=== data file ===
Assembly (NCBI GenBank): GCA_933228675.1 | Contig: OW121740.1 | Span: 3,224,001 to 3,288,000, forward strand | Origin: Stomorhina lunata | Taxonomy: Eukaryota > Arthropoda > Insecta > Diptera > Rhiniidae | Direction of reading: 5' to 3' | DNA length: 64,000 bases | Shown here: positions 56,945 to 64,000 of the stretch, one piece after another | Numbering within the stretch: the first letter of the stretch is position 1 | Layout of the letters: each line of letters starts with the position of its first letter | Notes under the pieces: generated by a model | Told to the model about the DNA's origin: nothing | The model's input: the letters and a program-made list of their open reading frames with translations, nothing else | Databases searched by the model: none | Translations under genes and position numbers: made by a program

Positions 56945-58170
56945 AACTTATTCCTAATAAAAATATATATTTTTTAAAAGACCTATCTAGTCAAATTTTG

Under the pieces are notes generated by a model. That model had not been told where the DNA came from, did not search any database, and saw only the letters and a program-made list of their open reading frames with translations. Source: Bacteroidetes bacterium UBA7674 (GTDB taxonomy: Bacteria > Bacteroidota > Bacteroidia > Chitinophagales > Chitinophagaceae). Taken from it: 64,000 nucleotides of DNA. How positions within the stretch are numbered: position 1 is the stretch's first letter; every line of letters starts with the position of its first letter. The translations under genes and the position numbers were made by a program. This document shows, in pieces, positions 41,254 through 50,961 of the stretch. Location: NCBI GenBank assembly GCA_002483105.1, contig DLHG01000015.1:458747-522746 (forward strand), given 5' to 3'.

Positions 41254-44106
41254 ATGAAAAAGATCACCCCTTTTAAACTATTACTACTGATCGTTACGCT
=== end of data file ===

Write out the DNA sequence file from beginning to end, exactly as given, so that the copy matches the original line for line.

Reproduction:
Assembly (NCBI GenBank): GCA_933228675.1 | Contig: OW121740.1 | Span: 3,224,001 to 3,288,000, forward strand | Origin: Stomorhina lunata | Taxonomy: Eukaryota > Arthropoda > Insecta > Diptera > Rhiniidae | Direction of reading: 5' to 3' | DNA length: 64,000 bases | Shown here: positions 56,945 to 64,000 of the stretch, one piece after another | Numbering within the stretch: the first letter of the stretch is position 1 | Layout of the letters: each line of letters starts with the position of its first letter | Notes under the pieces: generated by a model | Told to the model about the DNA's origin: nothing | The model's input: the letters and a program-made list of their open reading frames with translations, nothing else | Databases searched by the model: none | Translations under genes and position numbers: made by a program

Positions 56945-58170
56945 AACTTATTCCTAATAAAAATATATATTTTTTAAAAGACCTATCTAGTCAAATTTTG

Under the pieces are notes generated by a model. That model had not been told where the DNA came from, did not search any database, and saw only the letters and a program-made list of their open reading frames with translations. Source: Bacteroidetes bacterium UBA7674 (GTDB taxonomy: Bacteria > Bacteroidota > Bacteroidia > Chitinophagales > Chitinophagaceae). Taken from it: 64,000 nucleotides of DNA. How positions within the stretch are numbered: position 1 is the stretch's first letter; every line of letters starts with the position of its first letter. The translations under genes and the position numbers were made by a program. This document shows, in pieces, positions 41,254 through 50,961 of the stretch. Location: NCBI GenBank assembly GCA_002483105.1, contig DLHG01000015.1:458747-522746 (forward strand), given 5' to 3'.

Positions 41254-44106
41254 ATGAAAAAGATCACCCCTTTTAAACTATTACTACTGATCGTTACGCT